26th June 1951: Danny Kaye (1913 - 1987), Vivien Leigh (1913 - 1967) and Sir Laurence Olivier (1907 - 1989) dressed up for the Sid Field tribute show. (Photo by Express/Express/Getty Images)
Actress Vivien Leigh as Cleopatra mourning over the body of actor/husband Laurence Olivier as Antony in Broadway production of Shakespeare's Antony and Cleopatra which they perform on alternate nights w. Shaw's Caesar and Cleopatra during limited run. (Photo by Cornell Capa/The LIFE Picture Collection/Getty Images)
UNITED KINGDOM - JANUARY 01: 1956. Laurence Olivier And His Wife Vivien Leigh (Photo by Keystone-France/Gamma-Keystone via Getty Images)
UNITED KINGDOM - JULY 13: Laurence Olivier And His Wife Vivien Leigh. 13Th Of July 1956. (Photo by Keystone-France/Gamma-Keystone via Getty Images)
FRANCE - 1957: Laurence Olivier and Vivien Leigh in William Shakespeare's ' Titus Andronicus '. Staged of Peter Brook. Paris, theater of Nations, in May, 1957. LIP-161046-037. (Photo by Lipnitzki/Roger Viollet/Getty Images)
UNITED STATES - CIRCA 2002: Laurence Olivier and Vivien Leigh on stage. (Photo by NY Daily News Archive via Getty Images)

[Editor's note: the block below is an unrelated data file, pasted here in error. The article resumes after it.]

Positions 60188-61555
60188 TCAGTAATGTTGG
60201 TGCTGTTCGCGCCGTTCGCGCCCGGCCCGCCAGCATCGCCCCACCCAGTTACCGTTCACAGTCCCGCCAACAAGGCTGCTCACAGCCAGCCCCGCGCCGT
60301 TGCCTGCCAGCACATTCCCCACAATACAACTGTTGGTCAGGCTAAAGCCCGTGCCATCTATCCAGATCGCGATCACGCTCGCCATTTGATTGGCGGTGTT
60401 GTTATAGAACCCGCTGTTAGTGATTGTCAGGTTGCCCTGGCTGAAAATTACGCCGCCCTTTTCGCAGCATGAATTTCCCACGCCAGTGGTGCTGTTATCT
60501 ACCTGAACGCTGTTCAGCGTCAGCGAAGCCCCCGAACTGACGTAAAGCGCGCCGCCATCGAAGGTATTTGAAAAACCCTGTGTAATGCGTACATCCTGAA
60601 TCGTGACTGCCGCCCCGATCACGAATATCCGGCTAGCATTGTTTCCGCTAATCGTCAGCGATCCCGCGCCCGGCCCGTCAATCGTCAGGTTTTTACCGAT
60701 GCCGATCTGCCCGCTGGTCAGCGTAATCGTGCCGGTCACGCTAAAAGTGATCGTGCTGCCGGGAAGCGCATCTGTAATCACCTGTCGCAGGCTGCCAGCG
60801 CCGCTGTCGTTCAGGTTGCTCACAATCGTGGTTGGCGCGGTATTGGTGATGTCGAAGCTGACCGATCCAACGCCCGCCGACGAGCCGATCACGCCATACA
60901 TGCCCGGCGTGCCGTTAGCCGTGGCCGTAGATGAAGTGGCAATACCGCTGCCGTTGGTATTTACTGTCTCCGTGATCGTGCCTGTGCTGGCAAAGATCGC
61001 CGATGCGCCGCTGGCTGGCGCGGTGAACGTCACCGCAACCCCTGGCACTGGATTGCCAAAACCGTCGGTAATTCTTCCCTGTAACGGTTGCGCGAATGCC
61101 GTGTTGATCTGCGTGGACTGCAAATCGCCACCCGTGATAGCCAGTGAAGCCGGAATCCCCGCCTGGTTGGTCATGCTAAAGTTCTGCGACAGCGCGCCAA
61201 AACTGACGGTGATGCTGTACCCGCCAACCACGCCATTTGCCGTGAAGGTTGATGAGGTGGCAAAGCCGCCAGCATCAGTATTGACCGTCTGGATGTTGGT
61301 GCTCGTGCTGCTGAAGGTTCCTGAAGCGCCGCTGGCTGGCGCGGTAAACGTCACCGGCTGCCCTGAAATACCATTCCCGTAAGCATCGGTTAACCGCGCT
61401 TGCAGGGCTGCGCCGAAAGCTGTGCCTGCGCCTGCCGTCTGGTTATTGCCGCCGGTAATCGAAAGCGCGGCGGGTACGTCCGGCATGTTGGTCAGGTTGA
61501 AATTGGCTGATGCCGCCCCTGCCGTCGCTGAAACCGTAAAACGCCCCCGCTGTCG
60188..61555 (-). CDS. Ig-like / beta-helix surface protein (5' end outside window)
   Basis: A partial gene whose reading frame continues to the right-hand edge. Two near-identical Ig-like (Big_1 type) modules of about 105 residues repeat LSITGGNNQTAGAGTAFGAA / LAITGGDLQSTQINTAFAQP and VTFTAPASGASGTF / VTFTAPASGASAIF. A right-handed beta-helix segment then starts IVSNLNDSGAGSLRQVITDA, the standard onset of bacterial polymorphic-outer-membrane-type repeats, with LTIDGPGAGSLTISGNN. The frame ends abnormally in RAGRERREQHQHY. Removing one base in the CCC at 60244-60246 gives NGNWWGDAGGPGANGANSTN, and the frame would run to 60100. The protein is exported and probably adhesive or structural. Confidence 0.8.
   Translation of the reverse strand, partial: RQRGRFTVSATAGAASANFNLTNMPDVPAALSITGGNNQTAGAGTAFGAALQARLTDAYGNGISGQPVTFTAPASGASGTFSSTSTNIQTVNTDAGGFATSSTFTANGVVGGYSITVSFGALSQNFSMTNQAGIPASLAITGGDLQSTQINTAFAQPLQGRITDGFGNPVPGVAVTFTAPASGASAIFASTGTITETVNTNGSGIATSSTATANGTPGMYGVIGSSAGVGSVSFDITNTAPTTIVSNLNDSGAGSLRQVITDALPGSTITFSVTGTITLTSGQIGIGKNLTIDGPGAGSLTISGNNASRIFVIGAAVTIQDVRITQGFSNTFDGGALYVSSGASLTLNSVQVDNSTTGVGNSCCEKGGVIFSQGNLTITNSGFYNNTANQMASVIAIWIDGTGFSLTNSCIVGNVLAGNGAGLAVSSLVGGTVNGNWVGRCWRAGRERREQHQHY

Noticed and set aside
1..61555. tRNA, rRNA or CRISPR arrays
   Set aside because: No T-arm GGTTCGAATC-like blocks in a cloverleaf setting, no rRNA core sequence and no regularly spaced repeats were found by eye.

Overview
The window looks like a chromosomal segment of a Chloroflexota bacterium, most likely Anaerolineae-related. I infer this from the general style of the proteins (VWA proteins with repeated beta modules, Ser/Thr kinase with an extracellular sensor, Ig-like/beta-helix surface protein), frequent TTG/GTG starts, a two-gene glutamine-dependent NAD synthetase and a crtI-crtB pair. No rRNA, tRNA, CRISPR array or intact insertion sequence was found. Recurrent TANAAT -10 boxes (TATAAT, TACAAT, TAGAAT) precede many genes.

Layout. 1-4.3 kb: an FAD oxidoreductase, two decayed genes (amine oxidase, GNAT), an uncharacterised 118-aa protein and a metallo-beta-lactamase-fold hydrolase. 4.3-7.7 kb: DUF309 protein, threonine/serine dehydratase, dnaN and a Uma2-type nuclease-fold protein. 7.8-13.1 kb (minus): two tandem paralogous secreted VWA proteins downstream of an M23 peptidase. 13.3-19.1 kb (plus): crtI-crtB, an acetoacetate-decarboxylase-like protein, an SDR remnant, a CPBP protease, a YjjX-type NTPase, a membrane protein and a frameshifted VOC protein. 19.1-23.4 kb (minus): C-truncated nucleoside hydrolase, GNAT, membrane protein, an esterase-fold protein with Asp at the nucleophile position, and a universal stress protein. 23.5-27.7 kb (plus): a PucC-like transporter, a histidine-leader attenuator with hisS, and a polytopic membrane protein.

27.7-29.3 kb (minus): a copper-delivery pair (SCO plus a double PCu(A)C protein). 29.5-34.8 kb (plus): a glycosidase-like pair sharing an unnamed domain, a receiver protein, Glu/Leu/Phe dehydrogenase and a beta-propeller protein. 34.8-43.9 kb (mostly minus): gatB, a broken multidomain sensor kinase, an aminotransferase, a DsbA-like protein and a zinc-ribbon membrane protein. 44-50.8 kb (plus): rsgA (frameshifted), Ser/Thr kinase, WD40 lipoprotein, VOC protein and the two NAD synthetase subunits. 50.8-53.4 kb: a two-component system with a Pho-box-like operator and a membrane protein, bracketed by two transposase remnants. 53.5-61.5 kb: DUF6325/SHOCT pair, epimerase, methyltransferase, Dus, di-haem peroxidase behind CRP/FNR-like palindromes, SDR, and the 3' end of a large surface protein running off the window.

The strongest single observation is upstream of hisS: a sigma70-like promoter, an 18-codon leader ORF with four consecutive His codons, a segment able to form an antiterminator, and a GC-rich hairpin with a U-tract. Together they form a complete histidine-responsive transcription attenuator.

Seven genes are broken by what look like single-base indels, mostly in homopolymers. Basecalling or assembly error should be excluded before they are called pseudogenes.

Once they were married, their passions remained high. A decade into their union, Leigh wrote to her husband, "Whenever you think of me my Larry-boy you will know I am with you adoringly Vivien."

The two called it quits in 1960, but the letters kept coming.

Olivier wrote that he hoped Leigh would be able to "find happiness" now they were free of each other. "I want to say thank you for understanding it all for my sake," reads Oliver's letter addressing their divorce. "You did nobly and bravely and beautifully and I am very oh so sorry, very sorry, that it must have been much hell for you."

Interestingly, the letters also reveal that both Olivier and Leigh thought "Gone With the Wind" would fail. Just goes to show, you never really know what will stand the test of time.